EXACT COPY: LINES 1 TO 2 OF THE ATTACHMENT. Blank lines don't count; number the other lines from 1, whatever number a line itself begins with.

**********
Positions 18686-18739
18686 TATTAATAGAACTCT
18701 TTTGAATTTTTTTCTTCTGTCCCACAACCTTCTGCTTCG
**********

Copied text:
Positions 18686-18739
18686 TATTAATAGAACTCT